The first round of the US-China Strategic and Economic Dialogue was held in Washington from 27 to 28 July, 2009. It was a star-studded event that saw a candid and in-depth exchange of views on the “strategic, long-term and overarching issues concerning the development of bilateral relations.” The issue of China’s SWFs came up. In 2007/2008, Washington policymakers were particularly concerned with the behaviour of the CIC, so this wasn’t all that surprising.
However, what I found interesting from reading the Treasury press release was the way in which both sides bypassed what was once a very controversial topic. China simply reinforced its commitment to implement the Santiago Principles. The US, for its part, reaffirmed its commitment to the principles for recipients of sovereign wealth fund investment set out by the OECD. It also assured China that the CIC would be treated fairly under CFIUS.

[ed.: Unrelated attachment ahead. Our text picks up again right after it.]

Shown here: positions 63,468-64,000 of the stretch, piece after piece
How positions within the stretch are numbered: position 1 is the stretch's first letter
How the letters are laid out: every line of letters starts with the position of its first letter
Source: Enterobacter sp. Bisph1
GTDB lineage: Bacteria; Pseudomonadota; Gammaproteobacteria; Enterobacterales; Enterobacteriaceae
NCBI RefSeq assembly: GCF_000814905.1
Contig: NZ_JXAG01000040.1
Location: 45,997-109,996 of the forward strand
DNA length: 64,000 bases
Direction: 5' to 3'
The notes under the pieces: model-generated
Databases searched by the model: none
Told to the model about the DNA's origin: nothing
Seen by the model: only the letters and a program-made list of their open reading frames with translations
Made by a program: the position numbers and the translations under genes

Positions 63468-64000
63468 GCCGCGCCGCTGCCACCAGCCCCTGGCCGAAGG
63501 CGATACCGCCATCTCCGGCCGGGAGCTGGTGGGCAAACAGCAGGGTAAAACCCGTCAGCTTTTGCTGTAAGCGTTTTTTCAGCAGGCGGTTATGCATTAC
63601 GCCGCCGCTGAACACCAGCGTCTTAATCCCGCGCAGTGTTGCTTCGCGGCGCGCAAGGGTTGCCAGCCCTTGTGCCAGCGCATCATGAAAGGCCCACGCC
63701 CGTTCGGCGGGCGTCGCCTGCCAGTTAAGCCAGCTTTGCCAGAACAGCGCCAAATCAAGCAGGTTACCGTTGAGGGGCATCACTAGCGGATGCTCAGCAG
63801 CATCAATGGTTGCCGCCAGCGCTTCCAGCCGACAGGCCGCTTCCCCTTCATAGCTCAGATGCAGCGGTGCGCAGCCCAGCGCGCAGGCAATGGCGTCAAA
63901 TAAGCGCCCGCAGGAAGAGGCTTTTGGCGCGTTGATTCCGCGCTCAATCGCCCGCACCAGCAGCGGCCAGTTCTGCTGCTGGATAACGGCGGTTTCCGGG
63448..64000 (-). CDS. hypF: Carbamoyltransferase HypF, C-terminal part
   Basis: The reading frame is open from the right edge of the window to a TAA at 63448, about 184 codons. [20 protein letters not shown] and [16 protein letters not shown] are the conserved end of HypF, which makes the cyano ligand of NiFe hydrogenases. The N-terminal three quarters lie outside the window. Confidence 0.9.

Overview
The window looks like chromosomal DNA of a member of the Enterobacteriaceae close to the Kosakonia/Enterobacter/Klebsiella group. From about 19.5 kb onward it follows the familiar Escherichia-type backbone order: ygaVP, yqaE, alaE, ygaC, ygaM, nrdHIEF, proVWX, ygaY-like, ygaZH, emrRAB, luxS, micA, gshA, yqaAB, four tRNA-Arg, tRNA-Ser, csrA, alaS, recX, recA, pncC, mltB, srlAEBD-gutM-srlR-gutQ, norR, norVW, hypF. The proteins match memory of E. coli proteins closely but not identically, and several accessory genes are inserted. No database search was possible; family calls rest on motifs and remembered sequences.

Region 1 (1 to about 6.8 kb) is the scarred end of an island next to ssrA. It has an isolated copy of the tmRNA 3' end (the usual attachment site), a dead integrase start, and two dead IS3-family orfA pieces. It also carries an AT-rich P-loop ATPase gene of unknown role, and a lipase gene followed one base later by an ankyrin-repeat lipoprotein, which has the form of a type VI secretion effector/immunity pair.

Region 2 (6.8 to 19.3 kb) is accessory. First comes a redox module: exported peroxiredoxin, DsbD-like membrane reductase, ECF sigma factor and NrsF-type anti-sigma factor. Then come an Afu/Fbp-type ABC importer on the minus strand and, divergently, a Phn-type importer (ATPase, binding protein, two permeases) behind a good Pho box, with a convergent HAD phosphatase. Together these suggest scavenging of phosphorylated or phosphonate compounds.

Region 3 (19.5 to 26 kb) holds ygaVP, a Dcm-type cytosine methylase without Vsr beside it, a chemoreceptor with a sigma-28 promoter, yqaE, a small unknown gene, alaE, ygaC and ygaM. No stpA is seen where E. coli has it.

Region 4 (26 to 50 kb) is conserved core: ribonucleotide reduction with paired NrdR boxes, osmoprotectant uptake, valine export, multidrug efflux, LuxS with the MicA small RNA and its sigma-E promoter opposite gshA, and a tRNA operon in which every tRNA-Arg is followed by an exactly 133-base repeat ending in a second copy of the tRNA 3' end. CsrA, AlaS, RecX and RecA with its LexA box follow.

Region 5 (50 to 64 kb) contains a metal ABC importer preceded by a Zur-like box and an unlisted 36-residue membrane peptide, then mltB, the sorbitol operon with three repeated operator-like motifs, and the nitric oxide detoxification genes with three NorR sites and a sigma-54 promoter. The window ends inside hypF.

Clearly, the press release isn’t going to tell us all that was said at the table. But I was surprised to see the tone change so much from 2007 to 2009. For example, the U.S.-China Economic and Security Review Commission‘s 2008 annual report dedicated an entire section to China’s “capital investment vehicles” (i.e. SWFs) and their implications for the U.S. economy and national security. It was pretty clear about its concerns. (See also my paper for more details on the American perception of the CIC at the time).
Perhaps the recent dialogue reflects the changing views in Washington about the CIC and SWFs more generally. In my view, this is a positive development.